Gwydir Castle
Gwydir Castle
A fortified manor house built around 1500 by the Wynn family, with 17th and 19th century additions. The Tudor courtyard house sits amid Grade 1 listed gardens with a large peacock population. Gwydir is known as one of the most haunted houses in Wales.
History
Gwydir Castle is not a castle, and indeed, has only nominal defenses. It was built primarily for show, by the Wynn family, one of the most powerful and influential families in north Wales.

The Wynns chose a site that had been in use for hundreds of years. There was a a fortification at Gwydir since at least the 6th century, and the area was fought over by Welsh princes for centuries. A simple manor house stood on the site as early as the 14th century, and following the Wars of the Roses that medieval manor was rebuilt by Meredith ap Ieuan ap Robert, first of the Wynn dynasty. Wynn's new manor incorporated stones from Maenan Abbey, including an entire spiral stair from the abbey ruins. Around 1540 a turret was added to the tower, and a large and impressive gatehouse added in 1555.

One of the resident Gwydir peacocks
One of the resident
Gwydir peacocks
The most famous resident of Gwydir was Katherine of Berain, (1541-1591), known as 'the Mother of Wales' for her large number of noble offspring and relations. King Charles I stayed here in 1645, and would have seen the large cedar trees in the garden, planted to commemorate his marriage to Henrietta Maria in 1625. The Duke and Duchess of York, later King George V and Queen Mary, stayed at Gwydir in 1899. They got their own trees, too; a series of Welsh oaks. Also in the grounds is a yew treeknown as the 'Lover's Yew', thought to be between 600-1000 years old.

The Panelled Dining Room
By the time of the royal couple's visit, Gwydir was entering a long period of decline. By the early 20th century the castle was in ruinous state, and ripe for plucking by William Randolph Hearst, the American media mogul. Hurst purchased the entire 1640s panelled dining room and had the gilded panelling boxed and sent to the USA.

After Hurst's desath the panelling was owned by the Metropolitan Museum of Art in New York, but was never taken out of its storage crates. Gwydir was saved from complete ruin by Peter Welford and Judy Corbett, who bought the castle and spent decades slowly restoring it. They negotaiated for the return of the dining room panelling, and it has now been reinstalled in its original setting.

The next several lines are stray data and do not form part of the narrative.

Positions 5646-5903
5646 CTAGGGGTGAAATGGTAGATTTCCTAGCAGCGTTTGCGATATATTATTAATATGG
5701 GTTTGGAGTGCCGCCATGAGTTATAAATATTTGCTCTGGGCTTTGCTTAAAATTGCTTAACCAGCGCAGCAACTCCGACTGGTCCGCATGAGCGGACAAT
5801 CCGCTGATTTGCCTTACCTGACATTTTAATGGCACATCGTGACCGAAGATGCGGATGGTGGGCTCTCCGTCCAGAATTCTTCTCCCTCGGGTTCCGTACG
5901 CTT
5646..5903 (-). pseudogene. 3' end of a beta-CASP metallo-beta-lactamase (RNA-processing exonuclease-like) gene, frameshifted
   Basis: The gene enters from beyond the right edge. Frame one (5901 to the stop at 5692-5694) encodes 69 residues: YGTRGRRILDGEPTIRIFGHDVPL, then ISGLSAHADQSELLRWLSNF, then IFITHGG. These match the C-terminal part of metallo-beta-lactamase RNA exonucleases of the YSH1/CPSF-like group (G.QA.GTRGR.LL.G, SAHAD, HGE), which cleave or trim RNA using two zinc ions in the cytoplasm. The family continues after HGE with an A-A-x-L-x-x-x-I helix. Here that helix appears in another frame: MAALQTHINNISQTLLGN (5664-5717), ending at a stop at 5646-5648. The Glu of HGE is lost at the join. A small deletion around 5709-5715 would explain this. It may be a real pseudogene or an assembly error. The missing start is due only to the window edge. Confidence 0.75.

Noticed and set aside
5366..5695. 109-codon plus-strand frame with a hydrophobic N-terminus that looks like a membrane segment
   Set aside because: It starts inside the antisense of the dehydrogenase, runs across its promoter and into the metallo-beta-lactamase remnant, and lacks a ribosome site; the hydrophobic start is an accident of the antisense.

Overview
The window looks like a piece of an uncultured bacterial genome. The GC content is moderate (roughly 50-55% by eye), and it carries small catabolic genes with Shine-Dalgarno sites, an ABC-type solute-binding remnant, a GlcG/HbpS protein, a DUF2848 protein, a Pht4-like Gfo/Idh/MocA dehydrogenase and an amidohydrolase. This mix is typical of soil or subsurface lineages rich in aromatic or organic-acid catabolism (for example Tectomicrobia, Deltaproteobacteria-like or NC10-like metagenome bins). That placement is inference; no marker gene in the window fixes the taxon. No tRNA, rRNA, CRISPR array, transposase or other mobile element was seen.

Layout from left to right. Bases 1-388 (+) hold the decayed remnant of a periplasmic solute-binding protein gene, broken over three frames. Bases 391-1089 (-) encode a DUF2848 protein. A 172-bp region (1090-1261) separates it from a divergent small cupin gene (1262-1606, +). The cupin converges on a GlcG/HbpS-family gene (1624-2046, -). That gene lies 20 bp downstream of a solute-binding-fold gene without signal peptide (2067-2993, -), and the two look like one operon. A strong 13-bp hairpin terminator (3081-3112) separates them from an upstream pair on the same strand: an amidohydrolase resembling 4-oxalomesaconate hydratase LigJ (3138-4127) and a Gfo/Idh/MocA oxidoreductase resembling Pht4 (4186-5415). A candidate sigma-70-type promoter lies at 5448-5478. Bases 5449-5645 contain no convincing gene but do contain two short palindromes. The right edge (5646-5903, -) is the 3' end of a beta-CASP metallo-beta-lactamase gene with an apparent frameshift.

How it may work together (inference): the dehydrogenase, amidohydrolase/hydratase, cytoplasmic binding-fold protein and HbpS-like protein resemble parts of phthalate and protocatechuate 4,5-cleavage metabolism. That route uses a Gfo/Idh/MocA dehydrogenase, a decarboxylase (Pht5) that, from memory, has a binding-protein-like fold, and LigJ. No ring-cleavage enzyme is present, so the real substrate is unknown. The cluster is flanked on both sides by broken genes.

The dining room is the undoubted star of the show at Gwydir. The rich carving and amazing detail is worth a special trip to see. I've visited twice now, and each time my jaw dropped on entering the room.

One thing I didn't see on either of my visits was one of Gwydir's famous ghosts. The most frequently encountered ghost is a Grey Lady, though the spectre of Sir John Wynn has been reported, as well as a ghostly monk, reportedly trapped in a tunnel leading from a secret chamber.

Gwydir is a delight to visit; a rambling, fascinating house, full of hidden corners and historic rooms that seem to grow organically one from the other. This is not a show-home, or a museum-piece; don't come expecting a stately home! Its a wonderful evocative historic house, full of atmosphere and an absolute pleasure to explore.

If you have the time, ask the attendent for keys to Gwydir Uchaf Chapel. Its about a 5 minute walk from the castle - or 1 minute by car. The chapel was built in 1673 by Sir Richard Wynn of Gwydir and features a wonderfully colourful painted ceiling.
The courtyard and formal garden
The courtyard and formal garden
Heraldic carving over a doorway arch
Heraldic carving over a doorway arch
Topiary avenue seen through a gateway arch
Topiary avenue seen through a gateway arch